Tidal Lagoon Power (TLP) – the company behind the Swansea Bay tidal lagoon proposal – has called the UK department of energy’s statement on tidal lagoons ‘deliberately misleading’ following the release of an audit into the government’s comments.
The audit, which has been peer-reviewed by the Centre for Economics & Business Research, covers the Department for Business, Energy & Industrial Strategy’s (BEIS) statement on tidal lagoons, alongside the department’s six page value-for-money assessment for Swansea Bay Tidal Lagoon and a three page ‘fact sheet’.
The audited statement – delivered to Parliament on June 25, 2018 by the UK energy secretary Greg Clark, in which the government rejected the Swansea Bay tidal lagoon proposal on the basis that it does not meet the requirements for value for money – brought an end to 18 months of uncertainty which followed the government-commissioned review into tidal lagoons that supported the industry and urged the government to back the ‘pathfinder’ Swansea lagoon.
The key findings of the audit include the over-assessment of the Swansea Bay tidal lagoon’s capital cost per unit of power generated vs that of Hinkley Point C made by BEIS, according to TLP, which proposes the actual costs for the lagoon are 1.5 times higher, and not 3 times as suggested by the department.
BEIS said it would cost only £400 million to secure the same power output from offshore wind as sourced from the £1.3 billion Swansea Bay Tidal Lagoon, but according to TLP, it would actually cost £1.5 billion.
Challenging the BEIS’s estimated that it would cost £31.5 billion less to secure the same amount of power from offshore wind as from a fleet of six tidal lagoons, TLP said it would actually cost £28.5 billon more when the fact that tidal lasts for 120 years is factored in.
BEIS’ inaction is still holding up tidal lagoons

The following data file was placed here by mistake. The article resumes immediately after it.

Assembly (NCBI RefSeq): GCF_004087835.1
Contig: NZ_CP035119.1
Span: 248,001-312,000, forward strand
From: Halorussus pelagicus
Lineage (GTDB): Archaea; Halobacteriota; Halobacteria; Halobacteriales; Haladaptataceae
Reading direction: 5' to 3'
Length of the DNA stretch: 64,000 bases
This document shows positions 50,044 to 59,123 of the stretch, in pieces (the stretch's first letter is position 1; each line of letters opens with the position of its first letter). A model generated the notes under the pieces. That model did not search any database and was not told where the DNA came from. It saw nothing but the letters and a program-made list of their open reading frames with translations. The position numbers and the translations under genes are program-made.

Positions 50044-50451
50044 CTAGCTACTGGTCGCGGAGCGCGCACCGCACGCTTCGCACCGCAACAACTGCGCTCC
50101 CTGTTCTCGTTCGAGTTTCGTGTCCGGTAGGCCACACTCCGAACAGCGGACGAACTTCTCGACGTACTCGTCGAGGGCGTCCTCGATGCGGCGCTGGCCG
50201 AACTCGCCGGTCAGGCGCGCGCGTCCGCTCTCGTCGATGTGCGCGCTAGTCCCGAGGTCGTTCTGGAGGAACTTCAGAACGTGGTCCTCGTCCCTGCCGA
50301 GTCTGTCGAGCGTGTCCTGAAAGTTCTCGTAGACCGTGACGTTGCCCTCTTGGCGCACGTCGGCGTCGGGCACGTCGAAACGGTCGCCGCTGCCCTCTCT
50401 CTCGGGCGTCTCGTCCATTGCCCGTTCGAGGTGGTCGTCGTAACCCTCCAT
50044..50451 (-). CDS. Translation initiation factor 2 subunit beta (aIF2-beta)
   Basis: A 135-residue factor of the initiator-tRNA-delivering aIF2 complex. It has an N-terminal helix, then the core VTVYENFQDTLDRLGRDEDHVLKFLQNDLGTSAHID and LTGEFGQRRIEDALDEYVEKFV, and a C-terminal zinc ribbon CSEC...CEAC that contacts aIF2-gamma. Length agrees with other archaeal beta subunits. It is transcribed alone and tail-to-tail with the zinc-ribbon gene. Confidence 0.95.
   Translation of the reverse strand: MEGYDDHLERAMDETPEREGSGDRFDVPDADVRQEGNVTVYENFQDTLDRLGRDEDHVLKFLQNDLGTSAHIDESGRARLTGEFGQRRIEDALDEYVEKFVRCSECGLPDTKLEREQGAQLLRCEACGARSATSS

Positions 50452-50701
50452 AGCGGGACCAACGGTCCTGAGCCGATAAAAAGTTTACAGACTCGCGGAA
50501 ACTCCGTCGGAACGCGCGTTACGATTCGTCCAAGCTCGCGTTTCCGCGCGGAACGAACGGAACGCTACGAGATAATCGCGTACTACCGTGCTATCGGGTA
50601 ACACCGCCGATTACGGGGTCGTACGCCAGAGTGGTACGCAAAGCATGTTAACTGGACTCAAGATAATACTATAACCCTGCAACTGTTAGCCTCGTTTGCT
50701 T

The assessment, already submitted to BEIS, in part references a 2016 report by Aurora Energy Research on the impact of tidal lagoons on the Great Britain power market, TLP noted.
Keith Clarke, Tidal Lagoon Power’s Chair, said: “Readers of the audit can and will draw their own conclusions. Ours is that the BEIS statement on tidal lagoons was a manifest distortion of the truth.
“The audit demonstrates that the figures employed by BEIS to support its position on tidal lagoons are inaccurate by orders of magnitude, which raises serious questions about the approach taken and the conclusions drawn.
“BEIS’ inaction is still holding up tidal lagoons. The Department has not released a full and thorough value-for-money assessment for Swansea Bay Tidal Lagoon, has not responded to the Hendry Review of tidal lagoons, and has continued to ignore our requests to meet with ministers for a fuller explanation of the position and approach taken.
“This is irresponsible and obstructs our appraisal of the options available to bring further funding into the business and to work up alternate approaches for delivering a pathfinder tidal lagoon at Swansea Bay without the award of a Contract for Difference from the UK government.”
The 320MW clean energy scheme planned for the Swansea Bay would comprise a six-mile breakwater wall and 16 hydro turbines capable of providing power for 155,000 of Welsh households.